The soldiers of 1st Platoon, Apache Troop, 1st Squadron, 3rd Cavalry Regiment, loaded up and became the first-ever unit to conduct Stryker maneuver exercises with live ammunition at Fort Hood.

The platoon is leading the regiment in training on the vehicles that have dominated other more infantry-centric installations, but arrived at armor-heavy Fort Hood just seven months ago.

For most of November, the platoon has trained in a variety of scenarios, first learning to incorporate the vehicle itself, and then to use its weapons capabilities.

Lt. Col. Steve Cho, commander of the “Tiger Squadron,” visited the platoon Thursday to observe the training and evaluate its tactical maneuvers as well as the live-fire capabilities.

“They are training to be certified as a platoon to deploy with any unit and conduct platoon-level combat operations,” he said.

Thursday’s scenario required platoon leader 2nd Lt. Dave Linder to not only command his four Strykers, but to also call for live fire from mortarmen and snipers as needed.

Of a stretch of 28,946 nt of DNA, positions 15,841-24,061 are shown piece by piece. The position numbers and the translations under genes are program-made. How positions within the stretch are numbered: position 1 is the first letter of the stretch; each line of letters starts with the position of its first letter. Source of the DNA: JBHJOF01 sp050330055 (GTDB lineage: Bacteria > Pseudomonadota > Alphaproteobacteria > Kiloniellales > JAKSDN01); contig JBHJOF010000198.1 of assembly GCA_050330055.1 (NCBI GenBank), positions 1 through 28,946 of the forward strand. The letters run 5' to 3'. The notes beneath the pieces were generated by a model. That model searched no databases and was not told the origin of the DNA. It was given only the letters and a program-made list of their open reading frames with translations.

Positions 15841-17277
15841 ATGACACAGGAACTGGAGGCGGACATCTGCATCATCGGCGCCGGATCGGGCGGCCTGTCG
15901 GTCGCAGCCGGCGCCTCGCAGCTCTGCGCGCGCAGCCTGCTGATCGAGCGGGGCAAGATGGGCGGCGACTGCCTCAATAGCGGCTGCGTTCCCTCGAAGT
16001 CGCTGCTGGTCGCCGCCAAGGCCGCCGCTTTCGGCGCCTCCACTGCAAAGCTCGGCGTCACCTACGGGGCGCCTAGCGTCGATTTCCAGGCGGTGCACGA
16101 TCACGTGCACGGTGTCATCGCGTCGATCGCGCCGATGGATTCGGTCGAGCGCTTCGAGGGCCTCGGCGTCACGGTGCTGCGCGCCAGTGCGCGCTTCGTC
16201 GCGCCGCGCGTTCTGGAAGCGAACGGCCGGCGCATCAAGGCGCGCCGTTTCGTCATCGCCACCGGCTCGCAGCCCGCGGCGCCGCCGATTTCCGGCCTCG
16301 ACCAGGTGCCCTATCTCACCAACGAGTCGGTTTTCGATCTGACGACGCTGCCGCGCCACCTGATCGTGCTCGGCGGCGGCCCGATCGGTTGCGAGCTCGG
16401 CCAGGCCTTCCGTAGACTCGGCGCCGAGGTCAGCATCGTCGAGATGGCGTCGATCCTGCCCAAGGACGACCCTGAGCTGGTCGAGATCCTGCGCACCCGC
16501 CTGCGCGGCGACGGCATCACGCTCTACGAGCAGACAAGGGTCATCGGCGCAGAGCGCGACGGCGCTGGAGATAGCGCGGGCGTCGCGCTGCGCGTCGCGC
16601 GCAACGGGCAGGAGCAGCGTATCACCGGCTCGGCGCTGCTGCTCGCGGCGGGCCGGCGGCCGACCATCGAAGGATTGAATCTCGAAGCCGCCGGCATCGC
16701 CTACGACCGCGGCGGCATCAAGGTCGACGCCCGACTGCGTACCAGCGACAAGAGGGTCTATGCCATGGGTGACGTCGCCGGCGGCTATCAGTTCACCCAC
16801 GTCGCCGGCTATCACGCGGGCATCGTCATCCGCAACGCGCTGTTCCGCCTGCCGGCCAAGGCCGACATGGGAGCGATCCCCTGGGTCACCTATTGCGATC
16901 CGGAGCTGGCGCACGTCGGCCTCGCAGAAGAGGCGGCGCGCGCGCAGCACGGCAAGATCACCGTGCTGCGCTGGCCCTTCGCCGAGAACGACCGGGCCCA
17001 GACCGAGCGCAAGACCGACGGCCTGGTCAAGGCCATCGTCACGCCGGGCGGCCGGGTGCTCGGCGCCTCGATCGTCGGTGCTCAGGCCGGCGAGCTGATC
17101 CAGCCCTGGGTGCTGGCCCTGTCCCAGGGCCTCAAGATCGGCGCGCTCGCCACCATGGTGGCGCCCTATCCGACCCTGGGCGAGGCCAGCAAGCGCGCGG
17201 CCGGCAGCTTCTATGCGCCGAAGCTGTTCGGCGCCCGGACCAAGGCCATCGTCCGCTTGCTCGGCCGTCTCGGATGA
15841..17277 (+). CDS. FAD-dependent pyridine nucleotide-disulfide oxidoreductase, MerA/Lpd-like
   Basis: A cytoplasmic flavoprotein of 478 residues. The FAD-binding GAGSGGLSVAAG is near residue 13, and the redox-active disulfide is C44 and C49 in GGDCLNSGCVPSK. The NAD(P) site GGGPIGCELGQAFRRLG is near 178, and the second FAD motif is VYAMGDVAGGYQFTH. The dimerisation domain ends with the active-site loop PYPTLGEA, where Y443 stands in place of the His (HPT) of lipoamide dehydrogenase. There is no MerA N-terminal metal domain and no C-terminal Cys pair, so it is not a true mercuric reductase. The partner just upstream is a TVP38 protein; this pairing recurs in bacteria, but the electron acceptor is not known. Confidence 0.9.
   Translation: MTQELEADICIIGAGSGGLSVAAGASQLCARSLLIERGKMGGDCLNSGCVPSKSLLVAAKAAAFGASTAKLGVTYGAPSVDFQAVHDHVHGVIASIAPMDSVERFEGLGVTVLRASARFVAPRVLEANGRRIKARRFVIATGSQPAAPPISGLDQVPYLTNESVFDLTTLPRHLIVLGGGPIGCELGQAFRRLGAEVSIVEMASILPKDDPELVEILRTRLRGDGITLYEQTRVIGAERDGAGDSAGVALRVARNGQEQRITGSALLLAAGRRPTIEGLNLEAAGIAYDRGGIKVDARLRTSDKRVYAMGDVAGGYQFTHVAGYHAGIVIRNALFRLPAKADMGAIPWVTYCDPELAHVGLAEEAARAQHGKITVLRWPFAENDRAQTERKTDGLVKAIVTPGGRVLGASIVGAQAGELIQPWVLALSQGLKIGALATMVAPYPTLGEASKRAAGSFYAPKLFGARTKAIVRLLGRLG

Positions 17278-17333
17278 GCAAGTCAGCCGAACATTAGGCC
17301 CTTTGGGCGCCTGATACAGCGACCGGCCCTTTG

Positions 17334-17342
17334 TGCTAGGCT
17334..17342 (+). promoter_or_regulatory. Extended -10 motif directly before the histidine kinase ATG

In the mission, the platoon needed to travel down a road, suppress the enemy, then clear a trench and a building.

“It was a little stressful,” Linder said as he completed the mission and more than 40 men unloaded from the vehicles for an after-action review. “It gets your adrenaline rushing more than using blanks.”

The training, he said, was excellent to get everyone comfortable with the .50-caliber machine gun and “lets the guys get used to shooting next to you and over you.”

“With all the assets here today, you can’t ask for more than that,” he said.

Spc. Joseph Bennet took his first live shots as a member of the “Brave Rifles” regiment Thursday and said firing from the Stryker felt more like playing a video game than shooting a powerful machine gun.

The gunner fires from inside the vehicle using a monitor to identify targets.

“It’s different, because you’re not hands-on; your hand is not on a trigger,” Bennet said. “It’s more virtual and more accurate than the naked eye.”

The scenario conducted by Linder’s platoon would have taken the average infantry platoon an hour to complete, but with Strykers, they were in and out of danger in about 20 minutes.

“It’s like when you were in junior high and you had to ride your bike everywhere. Then at 16, suddenly you can drive,” Cho said.

The platoon is training first because it has all of its equipment. Only two of the three infantry troops in Tiger Squadron have Strykers and the equipment needed to train.

Cho said the entire squadron should be equipped by the end of January. The entire regiment should be able to come together for training by the end of March.